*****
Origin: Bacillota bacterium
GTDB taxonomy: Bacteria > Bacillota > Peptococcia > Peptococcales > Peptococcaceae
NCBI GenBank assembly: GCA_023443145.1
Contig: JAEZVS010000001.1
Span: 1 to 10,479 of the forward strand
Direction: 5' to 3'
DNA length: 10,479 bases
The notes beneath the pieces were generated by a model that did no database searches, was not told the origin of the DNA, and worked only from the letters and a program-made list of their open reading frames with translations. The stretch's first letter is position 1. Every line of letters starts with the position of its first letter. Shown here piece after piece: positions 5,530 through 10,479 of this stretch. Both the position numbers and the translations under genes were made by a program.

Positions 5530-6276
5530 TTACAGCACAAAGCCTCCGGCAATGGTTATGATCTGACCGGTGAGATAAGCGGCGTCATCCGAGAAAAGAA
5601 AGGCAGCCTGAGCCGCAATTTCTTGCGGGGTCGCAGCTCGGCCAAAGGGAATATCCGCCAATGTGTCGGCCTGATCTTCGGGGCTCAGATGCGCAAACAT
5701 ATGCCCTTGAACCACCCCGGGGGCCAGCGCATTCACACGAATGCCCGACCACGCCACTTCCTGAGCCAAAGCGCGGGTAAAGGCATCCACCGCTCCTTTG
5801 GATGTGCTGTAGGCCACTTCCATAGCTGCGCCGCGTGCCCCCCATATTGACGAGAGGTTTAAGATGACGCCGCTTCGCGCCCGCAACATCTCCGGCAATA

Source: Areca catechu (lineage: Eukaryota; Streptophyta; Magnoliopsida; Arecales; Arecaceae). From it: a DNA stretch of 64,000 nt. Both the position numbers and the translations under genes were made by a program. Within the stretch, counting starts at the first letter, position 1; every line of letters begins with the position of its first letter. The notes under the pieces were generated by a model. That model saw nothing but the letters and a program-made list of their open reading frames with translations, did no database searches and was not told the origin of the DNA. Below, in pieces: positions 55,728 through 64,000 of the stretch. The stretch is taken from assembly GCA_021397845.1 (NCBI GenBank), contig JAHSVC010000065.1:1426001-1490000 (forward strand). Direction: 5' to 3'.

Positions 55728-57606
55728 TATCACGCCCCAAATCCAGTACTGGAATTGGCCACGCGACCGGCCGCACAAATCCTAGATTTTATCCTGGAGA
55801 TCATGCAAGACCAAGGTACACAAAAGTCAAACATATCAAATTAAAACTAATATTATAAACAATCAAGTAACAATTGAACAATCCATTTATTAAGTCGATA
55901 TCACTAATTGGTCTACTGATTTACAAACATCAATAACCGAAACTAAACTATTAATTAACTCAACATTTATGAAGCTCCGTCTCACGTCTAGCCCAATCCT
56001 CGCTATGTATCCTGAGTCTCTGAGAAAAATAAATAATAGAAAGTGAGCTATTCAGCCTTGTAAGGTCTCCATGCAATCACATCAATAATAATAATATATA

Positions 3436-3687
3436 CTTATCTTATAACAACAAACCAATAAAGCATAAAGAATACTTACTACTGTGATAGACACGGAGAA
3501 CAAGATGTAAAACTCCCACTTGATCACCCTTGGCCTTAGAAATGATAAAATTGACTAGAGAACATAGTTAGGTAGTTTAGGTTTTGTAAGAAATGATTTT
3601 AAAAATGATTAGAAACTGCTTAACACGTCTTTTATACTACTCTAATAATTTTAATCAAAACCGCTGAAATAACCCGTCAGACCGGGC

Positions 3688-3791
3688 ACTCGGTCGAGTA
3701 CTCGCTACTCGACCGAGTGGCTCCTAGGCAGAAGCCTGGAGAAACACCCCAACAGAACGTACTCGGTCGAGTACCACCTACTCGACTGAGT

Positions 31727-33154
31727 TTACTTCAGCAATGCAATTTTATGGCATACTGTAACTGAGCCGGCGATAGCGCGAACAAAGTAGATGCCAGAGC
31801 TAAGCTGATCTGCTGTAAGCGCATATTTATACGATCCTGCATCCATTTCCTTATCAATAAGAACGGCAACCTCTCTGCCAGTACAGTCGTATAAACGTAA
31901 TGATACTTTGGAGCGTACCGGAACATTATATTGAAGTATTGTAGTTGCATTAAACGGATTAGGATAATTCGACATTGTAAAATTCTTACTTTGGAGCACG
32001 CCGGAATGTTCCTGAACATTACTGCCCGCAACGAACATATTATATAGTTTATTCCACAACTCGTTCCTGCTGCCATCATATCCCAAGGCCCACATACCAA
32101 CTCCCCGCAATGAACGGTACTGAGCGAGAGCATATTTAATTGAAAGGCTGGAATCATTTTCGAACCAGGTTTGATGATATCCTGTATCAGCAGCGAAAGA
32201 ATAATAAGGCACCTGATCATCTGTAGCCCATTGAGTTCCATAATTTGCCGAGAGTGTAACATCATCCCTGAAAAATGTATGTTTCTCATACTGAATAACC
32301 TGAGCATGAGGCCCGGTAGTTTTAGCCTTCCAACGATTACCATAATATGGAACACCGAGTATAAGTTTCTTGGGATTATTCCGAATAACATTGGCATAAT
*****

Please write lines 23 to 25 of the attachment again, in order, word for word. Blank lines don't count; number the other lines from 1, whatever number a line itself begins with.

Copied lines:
3601 AAAAATGATTAGAAACTGCTTAACACGTCTTTTATACTACTCTAATAATTTTAATCAAAACCGCTGAAATAACCCGTCAGACCGGGC

Positions 3688-3791
3688 ACTCGGTCGAGTA